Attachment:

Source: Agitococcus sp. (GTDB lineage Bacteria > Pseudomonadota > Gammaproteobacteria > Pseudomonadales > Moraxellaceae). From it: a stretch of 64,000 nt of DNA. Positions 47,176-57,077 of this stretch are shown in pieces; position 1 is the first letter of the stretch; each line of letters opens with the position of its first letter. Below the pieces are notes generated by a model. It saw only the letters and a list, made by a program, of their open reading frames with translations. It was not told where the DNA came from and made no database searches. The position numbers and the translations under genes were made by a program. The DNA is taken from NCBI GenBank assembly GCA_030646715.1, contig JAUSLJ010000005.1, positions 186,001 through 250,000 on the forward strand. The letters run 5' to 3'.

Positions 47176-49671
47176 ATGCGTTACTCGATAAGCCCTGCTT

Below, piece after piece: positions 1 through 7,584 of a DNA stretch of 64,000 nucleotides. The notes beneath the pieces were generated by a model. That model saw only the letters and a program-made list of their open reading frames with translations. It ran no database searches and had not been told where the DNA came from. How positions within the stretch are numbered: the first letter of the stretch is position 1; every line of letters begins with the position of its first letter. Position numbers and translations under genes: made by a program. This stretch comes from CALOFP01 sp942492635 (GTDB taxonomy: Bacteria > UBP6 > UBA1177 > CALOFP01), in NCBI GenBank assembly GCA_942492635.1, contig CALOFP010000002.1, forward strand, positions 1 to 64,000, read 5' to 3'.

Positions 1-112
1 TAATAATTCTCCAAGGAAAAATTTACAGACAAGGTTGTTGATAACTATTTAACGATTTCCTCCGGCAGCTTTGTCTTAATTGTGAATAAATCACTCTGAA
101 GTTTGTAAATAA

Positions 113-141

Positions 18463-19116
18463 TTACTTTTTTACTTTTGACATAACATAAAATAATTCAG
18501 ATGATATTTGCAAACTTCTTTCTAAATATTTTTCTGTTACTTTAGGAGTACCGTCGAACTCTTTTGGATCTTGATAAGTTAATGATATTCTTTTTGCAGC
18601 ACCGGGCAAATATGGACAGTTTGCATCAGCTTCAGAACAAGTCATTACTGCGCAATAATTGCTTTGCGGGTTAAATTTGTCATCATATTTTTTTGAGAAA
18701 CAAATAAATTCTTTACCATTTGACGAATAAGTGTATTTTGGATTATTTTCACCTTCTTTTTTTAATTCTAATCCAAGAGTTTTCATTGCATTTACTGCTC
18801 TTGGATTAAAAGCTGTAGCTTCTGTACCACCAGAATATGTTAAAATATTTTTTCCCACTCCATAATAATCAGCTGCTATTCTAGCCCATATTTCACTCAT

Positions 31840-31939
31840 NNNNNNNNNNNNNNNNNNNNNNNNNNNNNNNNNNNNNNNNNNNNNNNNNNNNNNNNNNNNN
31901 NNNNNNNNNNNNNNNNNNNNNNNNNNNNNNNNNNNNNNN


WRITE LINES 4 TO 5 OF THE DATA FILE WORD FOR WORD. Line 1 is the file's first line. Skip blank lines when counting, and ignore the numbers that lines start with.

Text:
Below, piece after piece: positions 1 through 7,584 of a DNA stretch of 64,000 nucleotides. The notes beneath the pieces were generated by a model. That model saw only the letters and a program-made list of their open reading frames with translations. It ran no database searches and had not been told where the DNA came from. How positions within the stretch are numbered: the first letter of the stretch is position 1; every line of letters begins with the position of its first letter. Position numbers and translations under genes: made by a program. This stretch comes from CALOFP01 sp942492635 (GTDB taxonomy: Bacteria > UBP6 > UBA1177 > CALOFP01), in NCBI GenBank assembly GCA_942492635.1, contig CALOFP010000002.1, forward strand, positions 1 to 64,000, read 5' to 3'.

Positions 1-112